Our captain has already received numerous emails from friends and acquaintances asking him to explain what these quadrants are, so here is the explanation for all.

In the past, the Committee relied on won-loss records against the top 50, the 51-100 teams, the 101-150, and so on.  This was not as indicative of a team’s ability to play against the top teams in the nation as it could be.  A narrow home win over the number 50 team helped the winner a lot more than a narrow loss on the road to the number 51 team.  Teams could schedule 10 home games against opponents in the 51-100 range and go 8-2 due to home court advantage.  Meanwhile, another team might have to play all its marquee games on the road and go 3-7 against teams in the 51-100 range.  Yet, the second team might be considerably stronger than the homer team.

So, there was a change.  Now, there are four quadrants.  The ranking of the teams in each quadrant are different depending on whether a game against an opponent is at home, on a neutral floor, or on the road.  A quadrant one game is one where the home team faces an opponent ranked 1 to 30; is one where a team playing a neutral site game is facing an opponent ranked 1 to 50; or is one where a team playing a true road game is facing an opponent ranked 1 to 75.  Take a look at each quadrant.

Quadrant #1: At Home: 1-30   Neutral Site: 1-50   Road Game: 1-75

Quadrant #2: At Home: 31-75   Neutral Site: 51-100   Road Game: 76-135

Quadrant #3: At Home: 76-160   Neutral Site: 101-200   Road Game: 136-240

Quadrant #4: At Home: 161-351   Neutral Site: 201-351   Road Game 241-351

Let’s look at two teams on the Bubble, one a mid-major and one a power conference team.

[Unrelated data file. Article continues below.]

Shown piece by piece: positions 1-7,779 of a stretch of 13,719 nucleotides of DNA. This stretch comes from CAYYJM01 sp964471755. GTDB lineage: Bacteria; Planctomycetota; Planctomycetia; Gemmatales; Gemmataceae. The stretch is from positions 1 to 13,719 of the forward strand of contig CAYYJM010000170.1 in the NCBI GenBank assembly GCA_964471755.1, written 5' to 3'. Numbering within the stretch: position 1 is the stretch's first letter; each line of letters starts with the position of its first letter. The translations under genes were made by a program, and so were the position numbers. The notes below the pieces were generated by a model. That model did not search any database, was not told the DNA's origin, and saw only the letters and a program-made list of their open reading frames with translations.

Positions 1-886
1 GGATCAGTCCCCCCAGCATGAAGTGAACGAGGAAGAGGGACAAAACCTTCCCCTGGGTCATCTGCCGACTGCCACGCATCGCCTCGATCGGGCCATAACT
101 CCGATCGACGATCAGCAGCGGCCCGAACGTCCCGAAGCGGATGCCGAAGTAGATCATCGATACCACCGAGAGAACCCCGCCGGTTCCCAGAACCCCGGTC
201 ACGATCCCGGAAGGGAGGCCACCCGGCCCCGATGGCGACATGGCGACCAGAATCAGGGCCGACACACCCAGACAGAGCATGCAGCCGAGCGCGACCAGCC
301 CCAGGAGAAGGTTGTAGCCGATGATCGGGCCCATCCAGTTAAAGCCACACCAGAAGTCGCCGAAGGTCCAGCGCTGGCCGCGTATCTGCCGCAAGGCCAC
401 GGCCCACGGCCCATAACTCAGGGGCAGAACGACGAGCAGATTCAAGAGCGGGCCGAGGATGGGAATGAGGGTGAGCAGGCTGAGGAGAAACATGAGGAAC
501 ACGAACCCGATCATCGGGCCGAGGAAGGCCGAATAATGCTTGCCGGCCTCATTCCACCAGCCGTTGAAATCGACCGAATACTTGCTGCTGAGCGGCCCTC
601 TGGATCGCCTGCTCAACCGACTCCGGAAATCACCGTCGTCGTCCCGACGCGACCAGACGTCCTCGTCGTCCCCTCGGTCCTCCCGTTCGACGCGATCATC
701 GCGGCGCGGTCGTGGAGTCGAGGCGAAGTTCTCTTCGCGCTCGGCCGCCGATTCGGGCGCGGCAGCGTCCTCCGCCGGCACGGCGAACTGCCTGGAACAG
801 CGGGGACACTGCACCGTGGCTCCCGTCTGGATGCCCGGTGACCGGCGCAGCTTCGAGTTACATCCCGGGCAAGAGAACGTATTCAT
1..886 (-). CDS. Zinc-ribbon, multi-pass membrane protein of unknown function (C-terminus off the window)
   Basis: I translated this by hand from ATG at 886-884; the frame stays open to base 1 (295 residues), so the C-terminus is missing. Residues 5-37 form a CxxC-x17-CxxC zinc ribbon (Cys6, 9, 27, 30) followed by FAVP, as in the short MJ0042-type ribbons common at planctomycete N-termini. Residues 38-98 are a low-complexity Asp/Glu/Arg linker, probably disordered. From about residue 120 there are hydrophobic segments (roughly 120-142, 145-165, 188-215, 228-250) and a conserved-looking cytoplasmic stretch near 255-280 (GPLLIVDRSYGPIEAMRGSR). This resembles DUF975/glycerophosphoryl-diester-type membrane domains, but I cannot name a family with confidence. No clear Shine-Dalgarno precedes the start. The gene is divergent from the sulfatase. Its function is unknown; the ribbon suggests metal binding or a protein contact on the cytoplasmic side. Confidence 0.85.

Middle Tennessee State has defeated Michigan State and Minnesota in first round games in the last two NCAA Tournaments.  The Blue Raiders lead Conference USA and are listed at the most likely automatic qualifier from the league.  However, CUSA has three additional tough teams, and winning the CUSA Tournament Championship is far from a given for the Blue Raiders.  Currently at 20-5 overall, MTSU has a 1-3 record in Quadrant 1 games, a 4-1 record in Quadrant 2 games, a 4-1 record in Quadrant 3 games, and a 10-0 record in Quadrant 4 games.  Many so-called experts believe that the Blue Raiders would get in as an at-large team if they lost to Western Kentucky, Old Dominion, or Marshall in the CUSA Championship Game.

Now, let’s look at Nebraska.  The Cornhuskers have improved by leaps and bounds since November and early December.  They are 10-4 in the Big Ten, good enough for fourth place, ahead of Michigan.  Yet, the Huskers are deep down on the Bubble and not really a serious contender for an at-large bid on this date.  Why?  First, the Committee does not even look at conference won-loss records.  It may be ridiculous to rule out the fact that Nebraska blew 5th place Michigan off the floor a few weeks ago and at this point of the season are plainly the superior team.  This is not what the Committee will see in the selection room.  What they will see is: